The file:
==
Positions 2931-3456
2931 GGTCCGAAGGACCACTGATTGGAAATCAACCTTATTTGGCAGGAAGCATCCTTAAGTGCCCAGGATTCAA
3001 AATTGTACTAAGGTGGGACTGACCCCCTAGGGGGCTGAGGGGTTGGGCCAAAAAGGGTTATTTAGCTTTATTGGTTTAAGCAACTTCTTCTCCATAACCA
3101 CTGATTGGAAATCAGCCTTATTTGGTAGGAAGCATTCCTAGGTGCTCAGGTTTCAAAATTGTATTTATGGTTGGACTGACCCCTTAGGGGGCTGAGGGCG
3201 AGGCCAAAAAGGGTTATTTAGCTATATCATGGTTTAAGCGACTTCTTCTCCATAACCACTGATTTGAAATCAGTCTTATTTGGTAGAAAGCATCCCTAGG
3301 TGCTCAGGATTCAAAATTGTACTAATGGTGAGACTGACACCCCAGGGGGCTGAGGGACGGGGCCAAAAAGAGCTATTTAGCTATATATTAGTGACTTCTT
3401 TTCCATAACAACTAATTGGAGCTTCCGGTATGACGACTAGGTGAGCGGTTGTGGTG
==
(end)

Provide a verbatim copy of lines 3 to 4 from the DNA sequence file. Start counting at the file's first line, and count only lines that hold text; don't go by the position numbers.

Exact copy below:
3001 AATTGTACTAAGGTGGGACTGACCCCCTAGGGGGCTGAGGGGTTGGGCCAAAAAGGGTTATTTAGCTTTATTGGTTTAAGCAACTTCTTCTCCATAACCA
3101 CTGATTGGAAATCAGCCTTATTTGGTAGGAAGCATTCCTAGGTGCTCAGGTTTCAAAATTGTATTTATGGTTGGACTGACCCCTTAGGGGGCTGAGGGCG